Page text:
- The Washington Times - Tuesday, September 17, 2002

One of the pluses of turning 50 when you're employed is that you can salt away more money on a tax-deferred basis in your 401(k) plan.

The idea is that 401(k) plans, such as the federal Thrift Savings Plan, weren't around at the start or midpoint of many people's careers. Hence the tax act last year authorized "catch-up payments" for the over-50 crowd.

That is, unless you're a federal employee, postal worker or in the military.

The White House wants feds to have the plan. Most members of Congress want it (they would benefit, too). And most federal workers (at least the fiftysomething crowd) would at least like to have the option.

But the Congressional Budget Office which is charged with making sure all the numbers work out says it needs more information on where the revenue (an estimated $280 million invested tax-deferred over the next five years) will come from.

Under the tax act, qualifiers can put in an extra $1,000 this year, $2,000 in 2003, $3,000 in 2004, $4,000 in 2005 and $5,000 in 2006 and each year thereafter. If you turned 50 in, say, 2004, you could make the $3,000 catch-up contribution that year.

President Bush endorsed the idea (and made allowances for the delayed revenue it would cause) in his budget. House and Senate Republicans and Democrats backed the idea. And Rep. Constance A. Morella, Maryland Republican, and Sens. Daniel K. Akaka, Hawaii Democrat, and John W. Warner, Virginia Republican, have introduced bills to give the perk to feds.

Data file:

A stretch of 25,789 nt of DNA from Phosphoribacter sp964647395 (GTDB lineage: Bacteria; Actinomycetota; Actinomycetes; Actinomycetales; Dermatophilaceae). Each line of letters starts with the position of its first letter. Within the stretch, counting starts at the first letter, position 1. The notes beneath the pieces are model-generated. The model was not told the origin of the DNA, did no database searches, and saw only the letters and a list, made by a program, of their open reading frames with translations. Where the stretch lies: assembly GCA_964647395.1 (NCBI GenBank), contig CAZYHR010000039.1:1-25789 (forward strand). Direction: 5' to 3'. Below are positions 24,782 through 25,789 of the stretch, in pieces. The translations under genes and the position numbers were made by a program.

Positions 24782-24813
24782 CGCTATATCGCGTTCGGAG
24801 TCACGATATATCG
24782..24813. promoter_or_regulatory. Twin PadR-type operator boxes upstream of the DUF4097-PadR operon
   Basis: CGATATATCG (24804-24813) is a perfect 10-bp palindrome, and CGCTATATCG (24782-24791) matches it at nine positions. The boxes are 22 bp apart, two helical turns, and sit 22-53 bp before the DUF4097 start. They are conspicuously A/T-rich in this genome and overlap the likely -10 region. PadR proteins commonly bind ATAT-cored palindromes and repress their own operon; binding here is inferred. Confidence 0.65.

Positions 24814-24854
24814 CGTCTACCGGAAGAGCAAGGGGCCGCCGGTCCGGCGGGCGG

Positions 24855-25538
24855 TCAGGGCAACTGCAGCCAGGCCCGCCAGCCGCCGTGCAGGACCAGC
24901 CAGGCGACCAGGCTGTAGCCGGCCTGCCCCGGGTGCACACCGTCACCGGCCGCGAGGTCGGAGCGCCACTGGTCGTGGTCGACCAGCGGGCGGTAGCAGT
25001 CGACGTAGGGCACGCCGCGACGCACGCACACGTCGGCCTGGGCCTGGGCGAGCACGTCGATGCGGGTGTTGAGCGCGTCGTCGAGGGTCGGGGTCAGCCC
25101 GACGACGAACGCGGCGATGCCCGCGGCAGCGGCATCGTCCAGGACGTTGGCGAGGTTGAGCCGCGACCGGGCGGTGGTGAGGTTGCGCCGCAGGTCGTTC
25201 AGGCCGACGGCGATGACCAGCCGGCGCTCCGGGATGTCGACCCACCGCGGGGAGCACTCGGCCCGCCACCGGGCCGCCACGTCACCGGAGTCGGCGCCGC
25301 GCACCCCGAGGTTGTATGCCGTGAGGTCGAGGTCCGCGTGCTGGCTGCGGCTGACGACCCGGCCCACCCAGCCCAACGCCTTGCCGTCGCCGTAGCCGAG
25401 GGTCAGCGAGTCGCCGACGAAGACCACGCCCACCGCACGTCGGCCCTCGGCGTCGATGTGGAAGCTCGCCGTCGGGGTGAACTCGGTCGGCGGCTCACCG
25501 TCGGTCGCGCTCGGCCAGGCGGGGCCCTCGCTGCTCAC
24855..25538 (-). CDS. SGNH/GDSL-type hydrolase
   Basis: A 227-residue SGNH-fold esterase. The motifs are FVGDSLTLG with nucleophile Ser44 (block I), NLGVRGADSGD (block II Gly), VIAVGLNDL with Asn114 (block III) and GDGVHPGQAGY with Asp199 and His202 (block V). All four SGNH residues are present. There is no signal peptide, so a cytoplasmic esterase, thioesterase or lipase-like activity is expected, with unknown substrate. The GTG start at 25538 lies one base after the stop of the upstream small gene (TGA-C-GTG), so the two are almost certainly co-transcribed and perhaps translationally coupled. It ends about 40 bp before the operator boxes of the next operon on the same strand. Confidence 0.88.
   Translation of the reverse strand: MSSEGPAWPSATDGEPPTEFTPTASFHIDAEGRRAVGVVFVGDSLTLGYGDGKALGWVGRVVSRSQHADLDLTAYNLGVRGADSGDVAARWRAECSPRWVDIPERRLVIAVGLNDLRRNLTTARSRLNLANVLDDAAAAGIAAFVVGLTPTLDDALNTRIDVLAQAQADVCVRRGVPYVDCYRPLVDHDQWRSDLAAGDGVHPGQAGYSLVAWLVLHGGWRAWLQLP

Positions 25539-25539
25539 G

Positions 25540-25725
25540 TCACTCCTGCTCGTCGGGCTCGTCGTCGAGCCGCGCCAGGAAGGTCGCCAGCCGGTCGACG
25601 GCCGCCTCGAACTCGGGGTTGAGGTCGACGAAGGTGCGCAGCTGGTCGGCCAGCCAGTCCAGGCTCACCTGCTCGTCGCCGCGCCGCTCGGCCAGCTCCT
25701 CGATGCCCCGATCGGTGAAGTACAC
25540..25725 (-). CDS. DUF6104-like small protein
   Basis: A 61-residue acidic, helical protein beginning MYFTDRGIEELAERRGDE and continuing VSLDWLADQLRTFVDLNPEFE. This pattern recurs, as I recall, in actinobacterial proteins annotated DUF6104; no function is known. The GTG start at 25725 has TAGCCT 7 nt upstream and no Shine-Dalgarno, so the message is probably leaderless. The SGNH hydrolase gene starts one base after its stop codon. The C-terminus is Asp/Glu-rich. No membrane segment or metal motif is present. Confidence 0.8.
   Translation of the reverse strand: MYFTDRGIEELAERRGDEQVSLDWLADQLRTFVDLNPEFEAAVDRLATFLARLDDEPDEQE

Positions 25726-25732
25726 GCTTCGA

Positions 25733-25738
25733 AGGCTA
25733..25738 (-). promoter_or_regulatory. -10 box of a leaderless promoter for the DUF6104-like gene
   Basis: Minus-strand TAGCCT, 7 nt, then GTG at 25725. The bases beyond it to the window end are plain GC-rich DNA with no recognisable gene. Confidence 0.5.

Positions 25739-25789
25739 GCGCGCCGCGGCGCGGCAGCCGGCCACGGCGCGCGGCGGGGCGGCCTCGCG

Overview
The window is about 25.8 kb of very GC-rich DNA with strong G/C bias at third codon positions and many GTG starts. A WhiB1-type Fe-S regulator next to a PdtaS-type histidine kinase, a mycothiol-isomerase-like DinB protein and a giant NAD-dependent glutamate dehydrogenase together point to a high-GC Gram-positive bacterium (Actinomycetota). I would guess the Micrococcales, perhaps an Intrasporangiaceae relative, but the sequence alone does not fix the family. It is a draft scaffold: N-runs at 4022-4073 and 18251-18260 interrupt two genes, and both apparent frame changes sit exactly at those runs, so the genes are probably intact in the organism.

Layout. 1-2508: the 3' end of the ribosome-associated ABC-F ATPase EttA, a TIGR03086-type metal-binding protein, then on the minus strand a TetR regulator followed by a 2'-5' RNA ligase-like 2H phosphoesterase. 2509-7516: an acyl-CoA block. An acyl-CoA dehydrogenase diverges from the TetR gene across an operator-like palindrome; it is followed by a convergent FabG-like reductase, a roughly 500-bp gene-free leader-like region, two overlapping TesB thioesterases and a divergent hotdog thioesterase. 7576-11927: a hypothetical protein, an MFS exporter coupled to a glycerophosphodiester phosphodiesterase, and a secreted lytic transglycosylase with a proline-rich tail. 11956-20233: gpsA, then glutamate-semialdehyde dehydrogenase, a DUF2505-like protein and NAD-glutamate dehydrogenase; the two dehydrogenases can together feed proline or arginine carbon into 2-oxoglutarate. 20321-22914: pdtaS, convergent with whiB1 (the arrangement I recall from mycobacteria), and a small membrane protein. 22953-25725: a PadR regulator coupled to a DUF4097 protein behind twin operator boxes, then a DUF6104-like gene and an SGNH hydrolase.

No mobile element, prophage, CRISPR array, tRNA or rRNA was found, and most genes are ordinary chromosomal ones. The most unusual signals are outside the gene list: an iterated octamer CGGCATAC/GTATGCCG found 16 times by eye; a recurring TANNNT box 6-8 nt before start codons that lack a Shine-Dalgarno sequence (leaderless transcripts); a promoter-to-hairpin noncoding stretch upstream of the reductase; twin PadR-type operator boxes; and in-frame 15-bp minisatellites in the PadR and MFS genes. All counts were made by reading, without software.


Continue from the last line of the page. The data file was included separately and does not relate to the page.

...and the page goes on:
The Joint Committee on Taxation also said it is OK by them.

A top House aide who favors extending the benefit to feds calls the CBO objection "the $280 million showstopper."

What's got to happen is this: The CBO must be convinced the money will be made up elsewhere, or that it is "revenue neutral" (like in the president's budget proposal). It's a Washington term we use to explain something that we really don't understand.

The catch-up is important for feds under the old Civil Service Retirement System. But it is flat-out vital for those under the newer (but soon to be 20 years old) Federal Employee Retirement System.

That is because FERS, with its smaller civil service annuity component, requires that feds like private-sector workers shoulder more of their retirement burden.

When the TSP was started, officials estimated it would provide about one-third of the after-retirement incomes of career FERS employees. Now that estimate is half, or more meaning half of what you have to spend (or don't have to spend in retirement) will be based on how well your TSP investments did, and how much you invested.

Being able to sock away an additional $5,000 more a year, tax-deferred, could do wonders for your retirement: like the difference between a house with a boat slip versus a secondhand trailer with a propane tank.

Long-term care insurance

Active and retired federal and postal workers and military members have until the end of the year to sign up for the new federal family long-term health care program.

It's a good deal for many, but others could benefit by shopping around. Remember, Social Security, Medicare and your federal health insurance plan will not cover home or nursing-home care, which can run $30,000 to $60,000 annually in this area.

For details on the federal program including premiums, benefits, options and a premium calculator go to www.opm.gov.

If you don't have access to a computer, then get a computer-savvy friend, or someone at the public library, to get the information for you. Rule of thumb: If you don't know how computers work, that's a good sign you are a candidate for LTC insurance.


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